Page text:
Amid the current boom times in global battery business development and applications, it pays to keep in mind advances being made and support being given by the non-battery equipment sector.
Elektro-Automatik (EA; formally the EA Elektro-Automatik Group) provides programmable power supplies and electronic loads from its headquarters in Viersen, Germany, and support locations in the US (San Diego, CA, and Troy, MI), China, and others.
EA’s Troy office opened last summer, and Battery Technology recently paid a visit to get an update on what’s new and better understand the role of a power supply company and its role in industry electrification.
Asked if the Troy location was an automotive office, national sales manager Dave Basile replied, “It’s definitely not all automotive applications, but rather transportation. Certainly, automotive, but trucking, agriculture, energy storage from solar and wind power, and even aerospace and defense all have applications for power supplies and electronic loads.”
Roles in battery testing and recycling
In addition to supplying power, think of a power supply as a regulatory device necessary for converting an electric current from a source to the proper current, voltage, and frequency to power a load. They figure large in battery testing as well as power safety—keeping levels safe by limiting the current drawn by a load or even shutting it down in an emergency.
“We also have a role in battery recycling,” adds Russ Gaubatz, senior applications engineer, SME. “There’s usually a sizeable number of end-of-life batteries involved, all at different stages of charge. The old way was to hook up a big resistor to these batteries and burn the remaining energy off as heat. We can hook up a bidirectional power supply or regenerative load to the batteries and transfer that power to the grid or even create a grid storage cell. We’ve seen such cells fitted into shipping containers with solar collection added and shipped off to third-world locations as microgrids to power the village water supply or small clinic for example.”
Increasing tank lethality
Power supplies also figure into ongoing application development for tanks and other military vehicles. Last summer, engineers from the U.S Army’s DEVCOM Ground Vehicle Systems Center at the Detroit Arsenal, together with their counterparts at Command, Control, Communications, Computers, Cyber, Intelligence, Surveillance and Reconnaissance (C5ISR) Center, held a demonstration on microgrid technology for providing on-the-move power generation for a variety of military vehicles.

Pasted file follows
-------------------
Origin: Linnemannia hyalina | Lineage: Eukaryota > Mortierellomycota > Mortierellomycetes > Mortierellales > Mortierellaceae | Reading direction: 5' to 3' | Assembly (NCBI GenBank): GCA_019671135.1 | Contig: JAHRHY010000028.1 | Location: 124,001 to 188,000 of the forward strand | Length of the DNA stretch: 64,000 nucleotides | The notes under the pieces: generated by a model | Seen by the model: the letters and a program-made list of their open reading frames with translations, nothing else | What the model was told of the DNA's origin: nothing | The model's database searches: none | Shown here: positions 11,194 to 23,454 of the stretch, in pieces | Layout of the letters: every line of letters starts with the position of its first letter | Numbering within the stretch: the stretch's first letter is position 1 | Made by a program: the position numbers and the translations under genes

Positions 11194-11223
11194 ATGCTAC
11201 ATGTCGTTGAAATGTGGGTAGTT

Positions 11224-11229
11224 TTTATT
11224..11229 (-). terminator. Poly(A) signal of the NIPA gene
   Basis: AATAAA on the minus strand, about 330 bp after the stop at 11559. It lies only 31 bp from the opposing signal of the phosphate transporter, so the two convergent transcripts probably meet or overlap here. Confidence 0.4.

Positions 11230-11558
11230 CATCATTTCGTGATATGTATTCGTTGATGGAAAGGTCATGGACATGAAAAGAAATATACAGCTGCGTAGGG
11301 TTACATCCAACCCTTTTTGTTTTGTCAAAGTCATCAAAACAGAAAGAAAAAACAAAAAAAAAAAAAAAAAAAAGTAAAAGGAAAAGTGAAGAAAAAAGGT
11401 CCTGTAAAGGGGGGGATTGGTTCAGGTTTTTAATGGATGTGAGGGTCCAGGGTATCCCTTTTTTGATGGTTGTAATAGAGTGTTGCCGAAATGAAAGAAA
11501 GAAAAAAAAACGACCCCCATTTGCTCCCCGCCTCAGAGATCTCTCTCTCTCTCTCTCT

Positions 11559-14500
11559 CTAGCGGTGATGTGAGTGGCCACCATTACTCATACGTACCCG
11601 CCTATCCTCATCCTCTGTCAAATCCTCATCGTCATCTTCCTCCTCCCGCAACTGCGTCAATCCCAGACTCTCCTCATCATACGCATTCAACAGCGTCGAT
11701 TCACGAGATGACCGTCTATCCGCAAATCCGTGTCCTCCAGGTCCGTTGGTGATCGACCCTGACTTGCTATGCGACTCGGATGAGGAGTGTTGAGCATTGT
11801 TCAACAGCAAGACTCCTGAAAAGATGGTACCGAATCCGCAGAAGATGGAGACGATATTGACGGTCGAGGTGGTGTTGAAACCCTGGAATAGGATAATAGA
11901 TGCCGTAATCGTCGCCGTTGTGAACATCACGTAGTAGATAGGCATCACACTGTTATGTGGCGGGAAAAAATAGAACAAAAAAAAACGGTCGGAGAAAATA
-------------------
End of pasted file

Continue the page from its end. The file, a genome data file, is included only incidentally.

The goal is to show that creating mobile vehicle power networks with on-board power generation and export power capability provide more power resilience while lowering the logistical burden, DEVCOM said in a release on the demonstration. The short conclusion in non-military speak: tanks become harder to spot and easier to position and coordinate.
The conventional means for a combat vehicle group’s power generation involves towing power generators in a trailer. The new approach, labelled STAMP (Secure Tactical Advanced Mobile Power) involves on-board power generation and storage, generating the ability for multiple vehicles to network their electrical systems to increase effectiveness and save fuel.
“Legacy tactical power systems decrease combat system availability, create a vulnerable static posture, lack energy storage, lack consumption awareness, and impose challenging logistical requirements,” Dean McGrew, GVSC’s Powertrain Electrification Branch Chief, stated. “With microgrid technology, vehicle in-line generated power supply replaces towed generator power while vehicle networked power can be used for onboard vehicle needs and exported for off-vehicle use. Integrating power generation, distribution, battery storage, metering, control systems, and on-board vehicle power from mobile tactical platforms into an AC/DC microgrid will enhance resiliency, mobility, and flexibility of tactical units to execute distributed cross-domain maneuvers in multi-domain operations.”
More power, smaller footprint
Energy density in power supplies is an EA differentiator, Gaubatz and Basile explained. Last November, the company announced new 30 kW programmable power supplies and regenerative loads in a 4U enclosure (a U is defined as 1 3/4 inches or 44.45 mm high for rack mounting) and 60 kW models in a 6U enclosure, “far and beyond the highest-density units available,” they said.
This past May, EA introduced the EA-BT 20000 Triple Battery Tester, the only battery tester instrument with three channels and the highest voltage and current outputs. According to the company, EA-BT 20000 Triple Output Battery Testers address the full range of battery life cycle from materials research to battery development, manufacturing, incoming inspection, and second-life battery recycling. The EA-BT 20000 can test individual cells, battery modules, and large battery packs for basic research and industries, including the automotive industry, the aerospace industry, and consumer renewable energy systems.
EA is planning more announcements and product demonstrations at their booth at The Battery Show, Sept. 12–14, in Novi Michigan’s Suburban Collection Showplace.